Sunday, March 2, 2014

Walking the long road of faith with God is hard enough.

Doubly hard is having to stand back while those you love—especially children, whether of the flesh or of the heart—learn to walk that perilous road for themselves.

There’s much we can do on behalf of another. Love, pray, encourage, pray some more ... sometimes they just need our silence, in which case we should pray all the harder.

Sometimes, all we can do is pray.

Wait, did I just say that?

All we can do—as if prayer is a last-ditch effort to change a situation. As if it’s only meant to prop up our own human, very fallible efforts to do anything.

Where do we get off thinking we can really do anything, anyway? Or that it’s our responsibility to save everyone we meet?

I’m not talking about the simple sharing of truth, whether in word or deed, that God commands a follower of Christ. “Go to all the world and preach the good news, and make [more] followers of Christ.” We’re all supposed to do that. What I mean is how we tend to take on ourselves the burden of seeing that our words bear fruit, that our lives really affect people. Like, once we’ve shared truth with those around us, it’s some measure of our success to see people’s lives change.

How Biblical is that expectation, really?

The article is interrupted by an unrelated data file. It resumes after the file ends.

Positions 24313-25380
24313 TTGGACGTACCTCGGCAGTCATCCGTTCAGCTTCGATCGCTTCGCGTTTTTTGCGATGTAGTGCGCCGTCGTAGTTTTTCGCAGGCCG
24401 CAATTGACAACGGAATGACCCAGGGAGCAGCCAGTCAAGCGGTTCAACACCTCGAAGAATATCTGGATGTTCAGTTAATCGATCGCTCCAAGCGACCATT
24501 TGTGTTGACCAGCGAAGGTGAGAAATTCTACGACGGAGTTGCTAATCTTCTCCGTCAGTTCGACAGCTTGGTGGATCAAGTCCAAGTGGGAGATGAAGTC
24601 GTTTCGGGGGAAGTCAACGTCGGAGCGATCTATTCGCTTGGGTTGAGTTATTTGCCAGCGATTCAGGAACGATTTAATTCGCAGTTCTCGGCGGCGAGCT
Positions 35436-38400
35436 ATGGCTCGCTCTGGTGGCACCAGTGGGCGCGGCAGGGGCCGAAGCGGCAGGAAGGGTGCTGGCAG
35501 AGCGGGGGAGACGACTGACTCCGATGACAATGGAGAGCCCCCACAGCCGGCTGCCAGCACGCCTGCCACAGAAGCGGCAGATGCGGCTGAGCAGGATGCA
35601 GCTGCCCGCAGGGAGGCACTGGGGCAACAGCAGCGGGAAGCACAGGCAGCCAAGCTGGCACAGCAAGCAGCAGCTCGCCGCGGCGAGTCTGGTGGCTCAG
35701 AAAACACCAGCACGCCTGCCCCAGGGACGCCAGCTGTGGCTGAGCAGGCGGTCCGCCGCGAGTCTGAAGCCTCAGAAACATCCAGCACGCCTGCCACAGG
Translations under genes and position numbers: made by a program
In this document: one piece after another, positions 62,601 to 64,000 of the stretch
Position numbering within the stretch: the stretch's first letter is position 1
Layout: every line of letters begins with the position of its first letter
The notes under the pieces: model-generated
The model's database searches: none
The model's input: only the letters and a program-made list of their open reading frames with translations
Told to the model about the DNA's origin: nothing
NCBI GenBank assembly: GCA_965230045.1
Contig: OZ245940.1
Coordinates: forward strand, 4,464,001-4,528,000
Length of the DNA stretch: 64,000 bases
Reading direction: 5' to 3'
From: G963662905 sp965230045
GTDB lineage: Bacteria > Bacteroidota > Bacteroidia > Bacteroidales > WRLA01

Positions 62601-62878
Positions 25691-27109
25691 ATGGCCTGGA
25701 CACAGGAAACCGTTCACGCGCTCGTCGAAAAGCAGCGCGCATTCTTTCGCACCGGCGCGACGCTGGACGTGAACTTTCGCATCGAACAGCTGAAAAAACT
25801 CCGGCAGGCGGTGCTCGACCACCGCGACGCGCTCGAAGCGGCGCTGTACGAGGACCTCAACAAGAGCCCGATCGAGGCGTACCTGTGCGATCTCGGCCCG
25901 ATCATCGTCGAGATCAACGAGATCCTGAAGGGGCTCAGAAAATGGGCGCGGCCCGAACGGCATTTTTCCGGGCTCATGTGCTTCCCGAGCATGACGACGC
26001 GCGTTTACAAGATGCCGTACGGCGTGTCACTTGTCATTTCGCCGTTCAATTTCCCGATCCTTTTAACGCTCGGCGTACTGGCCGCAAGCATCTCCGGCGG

There was Jeremiah, who God said He’d “set...this day over nations and kingdoms, to pluck up and to break down, to destroy and to overthrow, to build and to plant.” (Jeremiah 1:10, ESV) And yet, Jeremiah was one of the most persecuted, least listened-to prophets in all the Old Testament. How many converts did he make? We don’t have record of even one.

And yet, God went on to tell him, “I am watching over my word to perform it.” (Jeremiah 1:12, ESV)

Who is watching over God’s word to make sure it does what it should? God Himself. The all-powerful Creator of the universe.

Kind of silly to think He needs our efforts to shore up His, isn’t it?

Prayer, then, shouldn’t be a last resort. It’s our direct line to the awesome King of all kings, our secret weapon to pull out, not when everything else has failed, but first thing—and at every step we take thereafter.

What can we do for those learning to walk that journey of faith on their own? Pray, and pray some more. Speak only when and if God leads us to. And cover it all with—you guessed it—prayer.

 Who then is Paul, and who is Apollos, but ministers through whom you believed, as the Lord gave to each one? I planted, Apollos watered, but God gave the increase. So then neither he who plants is anything, nor he who waters, but God who gives the increase. (1 Corinthians 3, NKJV)

Be anxious for nothing, but in everything by prayer and supplication, with thanksgiving, let your requests be made known to God... (Philippians 4, NKJV)


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